The stonecrop and blue rug junipers flanking the hydrangea provide great contrast and some nice texture in the foreground. I think this corner may be my personal favorite section of the garden. It gets bigger and better every year. (Every day, Lucy helps us water the plants, which is currently her favorite thing!)

The baptista on the other side of the patio is one that we struggle with. It is happy, healthy and ENORMOUS. It does, however grow out way more than it grows up. If planted elsewhere in the garden, this might not be an issue, but we intended for this guy to provide some vertical interest and help block out the three rusty old electrical meters on the back of the house. We’ve considered transplanting it this fall to swap it out for something with a little more height, but we haven’t decided yet. Any suggestions for possible replacements here?

Overall, we’re incredibly happy with how this space functions for us, and we really enjoy tweaking things so that each year’s plantings offer some variety. If any fellow Zone 5a folks have suggestions moving forward, we’d love to hear them!

Backyard Sources:

red pavers | raised garden beds | DIY table | dining chairs | wicker chairs (similar) | outdoor pillows | lounge chairs (similar) | fireplace | outdoor sconce | white umbrella | trellis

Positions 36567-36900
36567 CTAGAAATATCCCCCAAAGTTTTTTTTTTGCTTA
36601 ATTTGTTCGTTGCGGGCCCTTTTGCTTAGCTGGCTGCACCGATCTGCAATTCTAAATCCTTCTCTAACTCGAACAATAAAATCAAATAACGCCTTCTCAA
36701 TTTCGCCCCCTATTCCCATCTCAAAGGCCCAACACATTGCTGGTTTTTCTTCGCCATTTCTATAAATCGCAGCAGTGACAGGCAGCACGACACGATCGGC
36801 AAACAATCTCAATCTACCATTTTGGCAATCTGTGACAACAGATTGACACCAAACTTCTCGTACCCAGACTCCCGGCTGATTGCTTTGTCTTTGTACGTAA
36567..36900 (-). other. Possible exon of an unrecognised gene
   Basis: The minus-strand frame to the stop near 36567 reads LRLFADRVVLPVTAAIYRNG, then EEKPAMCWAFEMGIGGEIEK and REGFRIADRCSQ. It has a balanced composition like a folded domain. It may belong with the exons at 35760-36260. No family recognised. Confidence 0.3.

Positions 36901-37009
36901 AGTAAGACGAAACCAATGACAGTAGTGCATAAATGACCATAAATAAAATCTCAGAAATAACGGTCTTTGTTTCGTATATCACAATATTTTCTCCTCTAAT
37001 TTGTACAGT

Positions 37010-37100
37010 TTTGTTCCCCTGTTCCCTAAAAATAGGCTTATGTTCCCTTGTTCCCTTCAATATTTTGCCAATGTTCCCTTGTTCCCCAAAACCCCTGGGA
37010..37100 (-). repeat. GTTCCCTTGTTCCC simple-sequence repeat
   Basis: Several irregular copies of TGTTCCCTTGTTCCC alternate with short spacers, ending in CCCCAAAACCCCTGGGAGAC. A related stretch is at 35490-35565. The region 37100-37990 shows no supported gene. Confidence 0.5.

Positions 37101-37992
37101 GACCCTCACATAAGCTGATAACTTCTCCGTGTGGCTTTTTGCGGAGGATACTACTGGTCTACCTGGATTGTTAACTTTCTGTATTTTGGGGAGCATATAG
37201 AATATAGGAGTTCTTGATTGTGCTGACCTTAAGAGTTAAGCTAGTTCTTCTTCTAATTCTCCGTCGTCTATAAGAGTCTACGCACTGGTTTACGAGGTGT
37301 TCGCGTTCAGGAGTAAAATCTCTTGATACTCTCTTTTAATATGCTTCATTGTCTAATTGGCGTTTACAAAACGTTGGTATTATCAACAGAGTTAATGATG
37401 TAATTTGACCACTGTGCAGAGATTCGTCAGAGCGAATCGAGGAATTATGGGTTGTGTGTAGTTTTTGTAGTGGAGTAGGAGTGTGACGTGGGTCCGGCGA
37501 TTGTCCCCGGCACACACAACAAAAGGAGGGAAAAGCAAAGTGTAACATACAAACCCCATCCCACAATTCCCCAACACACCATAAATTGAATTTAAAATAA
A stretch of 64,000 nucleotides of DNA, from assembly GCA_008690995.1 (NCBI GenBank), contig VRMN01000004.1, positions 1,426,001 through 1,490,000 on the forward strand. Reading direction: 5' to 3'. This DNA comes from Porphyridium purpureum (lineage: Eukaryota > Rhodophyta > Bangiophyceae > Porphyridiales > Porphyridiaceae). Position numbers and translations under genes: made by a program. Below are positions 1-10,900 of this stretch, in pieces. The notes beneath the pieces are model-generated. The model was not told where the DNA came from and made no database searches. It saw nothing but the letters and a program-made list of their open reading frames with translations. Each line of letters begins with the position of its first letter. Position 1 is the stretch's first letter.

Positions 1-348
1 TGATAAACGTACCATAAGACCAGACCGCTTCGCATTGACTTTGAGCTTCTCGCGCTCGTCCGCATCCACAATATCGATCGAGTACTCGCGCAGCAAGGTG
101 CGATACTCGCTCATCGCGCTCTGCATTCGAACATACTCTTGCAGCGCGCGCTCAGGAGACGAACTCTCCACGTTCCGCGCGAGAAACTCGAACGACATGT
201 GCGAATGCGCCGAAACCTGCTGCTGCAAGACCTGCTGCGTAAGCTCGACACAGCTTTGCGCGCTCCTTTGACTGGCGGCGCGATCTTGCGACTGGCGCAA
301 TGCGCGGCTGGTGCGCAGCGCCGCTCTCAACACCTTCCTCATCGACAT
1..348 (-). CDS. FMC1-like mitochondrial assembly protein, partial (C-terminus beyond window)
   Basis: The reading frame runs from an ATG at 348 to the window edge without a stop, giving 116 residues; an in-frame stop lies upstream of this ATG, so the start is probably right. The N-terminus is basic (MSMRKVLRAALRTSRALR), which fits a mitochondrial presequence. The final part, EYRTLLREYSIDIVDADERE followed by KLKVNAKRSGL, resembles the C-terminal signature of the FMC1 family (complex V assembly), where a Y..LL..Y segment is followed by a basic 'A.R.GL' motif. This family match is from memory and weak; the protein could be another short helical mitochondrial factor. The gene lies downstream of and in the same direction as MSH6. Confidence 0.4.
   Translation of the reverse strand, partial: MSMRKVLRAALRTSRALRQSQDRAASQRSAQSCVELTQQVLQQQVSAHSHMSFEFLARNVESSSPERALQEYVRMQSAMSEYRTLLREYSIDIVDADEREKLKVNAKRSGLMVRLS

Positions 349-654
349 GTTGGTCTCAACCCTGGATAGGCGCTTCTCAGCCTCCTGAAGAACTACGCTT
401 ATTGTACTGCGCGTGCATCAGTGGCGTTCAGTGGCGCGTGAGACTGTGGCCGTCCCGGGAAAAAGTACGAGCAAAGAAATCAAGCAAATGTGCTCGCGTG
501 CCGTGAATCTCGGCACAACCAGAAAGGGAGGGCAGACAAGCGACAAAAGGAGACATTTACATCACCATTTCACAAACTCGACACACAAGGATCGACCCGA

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  • Nicole8.2.18 - 8:34 AM

    Gorgeous. Absolutely gorgeous! This is inspiration to tackle the planters in my backyard. They are an overgrown box of green who knows what.ReplyCancel

  • Nancy8.2.18 - 8:52 AM

    AAAAHHHH!!!!! Tiny Lucy watering is killing me! BeautifulReplyCancel

    • Kim8.2.18 - 9:32 AM

      She loves watering those plants! Or I should say, she loves getting watered herself, haha.ReplyCancel

  • Marti8.2.18 - 9:38 AM

    Your planters look beautiful! I love the new clematis.

    Maybe you could plant a couple of clumping grasses at the back of the bed next to the stairs? They grow UP very quickly, which would hide the electrical meters, and they can stay standing throughout winter until you cut them back down at the beginning of spring. Some swaying grass would also be a nice complement to the thick greenery you have elsewhere. Feather reed grass, perhaps:

    • Kim8.2.18 - 4:54 PM

      Thanks, Marti! Our only concern is that the grasses might get in the way of the staircase that leads in/out of the garden apartment. Our tenants use that staircase when they use the back mudroom door. We’ve always loved the look of grass though, so who knows, maybe it’s worth a shot?ReplyCancel

      • Lori8.6.18 - 9:24 AM